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Ban urges greater cooperation on regional challenges among Central Asian nations

12 December 2012 – United Nations Secretary-General Ban Ki-moon has called for greater cooperation amongst the countries of Central Asia, urging them to deepen their links to address the region's challenges and to seize opportunities for shared progress.

"Regional cooperation is critical," said Mr. Ban. "The challenges of climate change, drug-trafficking, terrorism and extremism cannot be tackled by any one country alone. Joint action will also help countries of the region better manage natural resources, expand trade and improve transport."

The UN chief's comments were part of a message to an international conference – entitled 'Neutrality and Preventive Diplomacy: Basis for Peace and Stability' – held on Tuesday in Turkmenistan's capital of Ashgabat, to mark the fifth anniversary of the UN Regional Centre for Preventive Diplomacy for Central Asia (UNRCCA). They were delivered on Mr. Ban's behalf by the UN Under-Secretary-General for Political Affairs, Jeffrey Feltman.

Established in 2007 at the initiative of the governments of the five Central Asian countries and based in Ashgabat, UNRCCA is a special political mission which works to promote dialogue between the region's governments in finding solutions for existing and emerging problems and eliminating potential threats to peace and stability.

"The focus of the Regional Centre – prevention – is one of the priorities of my five-year action agenda," Mr. Ban said. "Early warning and early action can advance security and stability, save lives and promote sustainable development. Prevention is one of the best investments we can make."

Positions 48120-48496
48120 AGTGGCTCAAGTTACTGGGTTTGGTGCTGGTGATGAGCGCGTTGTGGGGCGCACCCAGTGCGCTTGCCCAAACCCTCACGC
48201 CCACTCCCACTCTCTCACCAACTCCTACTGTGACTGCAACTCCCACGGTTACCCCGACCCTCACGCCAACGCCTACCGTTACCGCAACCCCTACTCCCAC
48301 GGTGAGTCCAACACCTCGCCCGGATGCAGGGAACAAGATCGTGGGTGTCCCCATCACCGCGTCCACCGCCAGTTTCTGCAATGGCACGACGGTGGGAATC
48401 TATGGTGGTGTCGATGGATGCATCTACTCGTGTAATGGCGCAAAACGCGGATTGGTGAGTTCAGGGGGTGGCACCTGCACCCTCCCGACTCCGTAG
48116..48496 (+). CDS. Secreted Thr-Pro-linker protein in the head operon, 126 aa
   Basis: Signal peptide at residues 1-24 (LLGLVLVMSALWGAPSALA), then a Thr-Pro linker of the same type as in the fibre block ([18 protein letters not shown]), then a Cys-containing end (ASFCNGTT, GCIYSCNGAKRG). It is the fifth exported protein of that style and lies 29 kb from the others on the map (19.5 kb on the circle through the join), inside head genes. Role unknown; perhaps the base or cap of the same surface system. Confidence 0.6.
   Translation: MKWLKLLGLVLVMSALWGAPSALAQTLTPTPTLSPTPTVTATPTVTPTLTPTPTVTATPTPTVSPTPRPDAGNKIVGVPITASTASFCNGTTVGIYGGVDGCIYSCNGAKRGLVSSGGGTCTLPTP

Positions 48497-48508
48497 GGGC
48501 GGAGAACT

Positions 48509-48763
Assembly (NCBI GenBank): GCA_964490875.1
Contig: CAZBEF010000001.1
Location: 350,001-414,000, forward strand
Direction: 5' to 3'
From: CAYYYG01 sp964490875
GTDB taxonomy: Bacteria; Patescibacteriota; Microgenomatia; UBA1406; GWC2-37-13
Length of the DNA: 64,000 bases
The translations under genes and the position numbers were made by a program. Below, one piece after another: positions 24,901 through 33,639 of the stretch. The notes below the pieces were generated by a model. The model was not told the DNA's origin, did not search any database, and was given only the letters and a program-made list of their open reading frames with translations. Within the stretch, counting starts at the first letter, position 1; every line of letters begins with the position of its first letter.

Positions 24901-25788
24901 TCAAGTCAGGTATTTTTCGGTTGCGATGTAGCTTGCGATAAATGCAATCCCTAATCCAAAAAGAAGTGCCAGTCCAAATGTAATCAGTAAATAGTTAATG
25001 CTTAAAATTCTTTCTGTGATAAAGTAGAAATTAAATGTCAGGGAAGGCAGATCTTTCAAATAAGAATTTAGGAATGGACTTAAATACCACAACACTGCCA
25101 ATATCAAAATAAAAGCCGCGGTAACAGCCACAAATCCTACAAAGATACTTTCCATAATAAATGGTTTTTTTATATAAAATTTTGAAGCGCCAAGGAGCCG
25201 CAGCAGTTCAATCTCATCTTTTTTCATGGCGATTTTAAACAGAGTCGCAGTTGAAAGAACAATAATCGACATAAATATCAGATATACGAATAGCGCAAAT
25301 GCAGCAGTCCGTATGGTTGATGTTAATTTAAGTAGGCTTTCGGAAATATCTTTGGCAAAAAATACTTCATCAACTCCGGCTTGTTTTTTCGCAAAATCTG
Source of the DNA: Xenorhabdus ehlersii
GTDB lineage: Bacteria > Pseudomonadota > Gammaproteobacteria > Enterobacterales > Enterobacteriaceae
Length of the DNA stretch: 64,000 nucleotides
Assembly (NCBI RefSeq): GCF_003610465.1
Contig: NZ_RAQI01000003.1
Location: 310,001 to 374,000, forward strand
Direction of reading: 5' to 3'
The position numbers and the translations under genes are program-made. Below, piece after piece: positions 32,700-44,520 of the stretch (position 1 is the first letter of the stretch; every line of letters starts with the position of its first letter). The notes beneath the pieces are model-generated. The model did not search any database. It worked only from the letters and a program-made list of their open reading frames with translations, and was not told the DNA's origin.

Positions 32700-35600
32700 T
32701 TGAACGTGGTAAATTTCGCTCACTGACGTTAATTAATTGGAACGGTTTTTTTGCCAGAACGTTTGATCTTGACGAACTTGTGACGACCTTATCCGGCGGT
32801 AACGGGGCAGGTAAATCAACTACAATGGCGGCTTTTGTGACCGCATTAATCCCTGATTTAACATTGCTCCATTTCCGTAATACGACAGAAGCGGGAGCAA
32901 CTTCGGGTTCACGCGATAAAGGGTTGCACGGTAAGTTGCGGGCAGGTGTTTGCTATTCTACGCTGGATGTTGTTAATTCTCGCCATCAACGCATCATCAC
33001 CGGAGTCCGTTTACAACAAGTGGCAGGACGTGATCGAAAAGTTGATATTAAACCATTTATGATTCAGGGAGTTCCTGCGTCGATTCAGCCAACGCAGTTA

The conference coincided with Turkmenistan's Day of Neutrality, which celebrates a 1995 General Assembly resolution recognizing the Central Asian nation's status of permanent neutrality.

"I also take this opportunity to congratulate the people and Government of Turkmenistan on the occasion of their Day of Neutrality," Mr. Ban said. "Through its policy of 'open doors' and its support for 'positive neutrality,' Turkmenistan has contributed to stability in Central Asia."

In his message, the Secretary-General also said that he has been closely following developments in the region, and highlighted the value that the world body's regional centres can have.

"The United Nations has established regional offices with political mandates in West and Central Africa as well as in Central Asia," Mr. Ban stated. "These three offices continue to prove the importance of strong partnerships, not just among countries of a region but also with and among regional organizations."

The conference was opened by Turkmenistan's President Gurbanguly Berdimuhamedov and attended by senior UN officials, including the Secretary-General's Special Representative and head of the UN Assistance Mission in Afghanistan, Ján Kubiš, in addition to Mr. Feltman.

Also attending were high-level delegates of regional organizations such as the Organization for Security and Cooperation in Europe, the Commonwealth of Independent States, the Shanghai Cooperation Organization, and the Economic Cooperation Organization. Central Asian States and other countries were represented by their delegations from Ministries of Foreign Affairs.

At a side-event on the margins of the conference, the heads of UNRCCA and the UN regional offices in Central Africa and West Africa – Miroslav Jenca, Abou Moussa and Said Djinnit, respectively – shared their experiences and lessons learned on preventive diplomacy as a tool to head off conflicts and prevent tensions from escalating.

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